Absolute Elsewhere

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ROBERT PLANT AND JIMMY PAGE INTERVIEWED (1994): Only the song remains

20 Oct 2008  |  9 min read

They’ve certainly seen worse than this dark oak lined bar where Sydney Harbour glitters seductively just through the panelled doors. And they’ve certainly done this whole thing before, one of them with forgivable ill-humour. But today they are jocular, blokey and their living-legend status is resting comfortably with them. Robert Plant exchanges a firm handshake and throws a... > Read more

OTIS REDDING REMEMBERED (2008): The lost legacy of a soul genius

19 Oct 2008  |  4 min read

The life and death of Otis Redding is replete with ironies. The man who displaced Elvis in the British magazine Melody Maker as top male vocalist in ’67 – knocking off the King after an eight-year straight residency – could barely crack the top 10 in his homeland. Yet after his death in December that year – his plane going nose-down into a Wisconsin lake –... > Read more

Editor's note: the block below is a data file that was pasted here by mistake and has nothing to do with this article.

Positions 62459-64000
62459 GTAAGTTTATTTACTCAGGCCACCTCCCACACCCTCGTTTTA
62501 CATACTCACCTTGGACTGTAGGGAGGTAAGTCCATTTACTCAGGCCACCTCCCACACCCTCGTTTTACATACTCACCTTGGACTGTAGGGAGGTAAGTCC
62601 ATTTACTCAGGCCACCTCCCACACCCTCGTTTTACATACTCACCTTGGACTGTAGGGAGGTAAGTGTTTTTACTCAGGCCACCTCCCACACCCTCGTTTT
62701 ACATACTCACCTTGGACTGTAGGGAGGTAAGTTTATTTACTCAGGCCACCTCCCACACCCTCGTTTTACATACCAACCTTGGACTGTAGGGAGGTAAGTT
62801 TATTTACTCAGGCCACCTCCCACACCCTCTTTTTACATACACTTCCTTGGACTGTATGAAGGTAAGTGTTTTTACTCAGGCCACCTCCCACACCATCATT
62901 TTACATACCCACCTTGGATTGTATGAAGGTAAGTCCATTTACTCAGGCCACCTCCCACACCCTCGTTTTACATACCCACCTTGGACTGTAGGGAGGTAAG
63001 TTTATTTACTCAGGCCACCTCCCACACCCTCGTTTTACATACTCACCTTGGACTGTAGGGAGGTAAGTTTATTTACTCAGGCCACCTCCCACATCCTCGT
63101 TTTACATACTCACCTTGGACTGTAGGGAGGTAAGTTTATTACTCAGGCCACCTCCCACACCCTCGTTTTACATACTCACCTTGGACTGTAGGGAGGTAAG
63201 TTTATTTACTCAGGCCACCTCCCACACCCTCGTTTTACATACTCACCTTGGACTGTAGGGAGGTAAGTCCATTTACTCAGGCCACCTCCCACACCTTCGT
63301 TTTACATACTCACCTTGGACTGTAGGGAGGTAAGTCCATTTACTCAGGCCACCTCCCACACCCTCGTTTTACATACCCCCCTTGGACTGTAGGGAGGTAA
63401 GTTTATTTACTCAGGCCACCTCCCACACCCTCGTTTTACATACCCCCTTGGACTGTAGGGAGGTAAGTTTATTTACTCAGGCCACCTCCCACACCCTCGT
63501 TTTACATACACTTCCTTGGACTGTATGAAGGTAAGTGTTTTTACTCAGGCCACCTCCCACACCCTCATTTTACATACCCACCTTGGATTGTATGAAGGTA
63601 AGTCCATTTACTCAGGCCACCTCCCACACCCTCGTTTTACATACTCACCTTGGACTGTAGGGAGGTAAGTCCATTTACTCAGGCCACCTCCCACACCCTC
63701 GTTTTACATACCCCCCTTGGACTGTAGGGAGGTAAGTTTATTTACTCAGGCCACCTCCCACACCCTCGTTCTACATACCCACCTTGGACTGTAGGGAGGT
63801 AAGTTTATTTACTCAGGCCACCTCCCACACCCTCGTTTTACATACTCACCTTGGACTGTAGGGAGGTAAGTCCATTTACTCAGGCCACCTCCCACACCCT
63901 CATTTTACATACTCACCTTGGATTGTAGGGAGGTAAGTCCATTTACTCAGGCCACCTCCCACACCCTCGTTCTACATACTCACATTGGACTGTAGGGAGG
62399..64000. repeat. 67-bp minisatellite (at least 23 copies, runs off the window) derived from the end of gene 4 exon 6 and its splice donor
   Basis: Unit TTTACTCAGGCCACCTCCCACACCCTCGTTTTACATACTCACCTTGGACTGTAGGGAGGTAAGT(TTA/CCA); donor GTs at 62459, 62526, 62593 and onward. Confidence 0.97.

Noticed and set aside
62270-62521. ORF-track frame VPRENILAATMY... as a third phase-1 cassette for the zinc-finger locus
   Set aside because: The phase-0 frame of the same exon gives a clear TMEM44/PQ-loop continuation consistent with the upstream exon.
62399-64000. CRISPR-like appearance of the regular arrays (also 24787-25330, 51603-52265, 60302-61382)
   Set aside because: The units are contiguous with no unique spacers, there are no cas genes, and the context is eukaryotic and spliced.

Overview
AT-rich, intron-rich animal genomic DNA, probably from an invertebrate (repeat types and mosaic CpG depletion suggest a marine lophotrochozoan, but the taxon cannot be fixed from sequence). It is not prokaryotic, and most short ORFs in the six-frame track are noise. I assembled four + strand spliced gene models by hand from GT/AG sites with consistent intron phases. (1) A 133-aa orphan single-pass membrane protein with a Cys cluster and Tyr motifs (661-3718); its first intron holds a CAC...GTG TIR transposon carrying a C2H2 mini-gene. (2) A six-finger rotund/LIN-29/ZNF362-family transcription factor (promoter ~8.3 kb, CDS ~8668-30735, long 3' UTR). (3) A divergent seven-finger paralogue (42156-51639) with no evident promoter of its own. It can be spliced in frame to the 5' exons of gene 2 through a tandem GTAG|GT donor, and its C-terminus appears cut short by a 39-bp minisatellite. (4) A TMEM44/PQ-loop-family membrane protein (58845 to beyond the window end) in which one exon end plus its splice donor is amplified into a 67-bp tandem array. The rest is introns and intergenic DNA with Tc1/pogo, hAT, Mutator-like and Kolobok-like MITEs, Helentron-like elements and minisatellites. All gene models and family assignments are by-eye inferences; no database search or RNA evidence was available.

BILL CHAMBERS INTERVIEWED (2003): Call of the big country

16 Oct 2008  |  4 min read

When Bill Chambers tells it, with a smile at the corner of his lips and in his leisurely Australian drawl, it sounds the most natural thing in the world. But it's kind of strange. He's talking about the mid-70s and what he was doing then, having grown up on country music and playing in bands. "I was a bit of a cowboy hippie, long hair but a cowboy hat. I had a long beard and the... > Read more

PITCH BLACK INTERVIEWED (2000): Lightning striking again and again . . .

8 Oct 2008  |  5 min read

Lightning sears the walls, neon tubes dance along the screen, mobile tie-dye patterns hover in the mist. And all the while, pulsing, ever-changing electronic music triggers the images, ebbs and flows, and engages the ear as the visuals entrance the eye. Welcome to the world of Pitch Black, where light and sound collude to infiltrate the brain. “Why not? We are multi-sensed... > Read more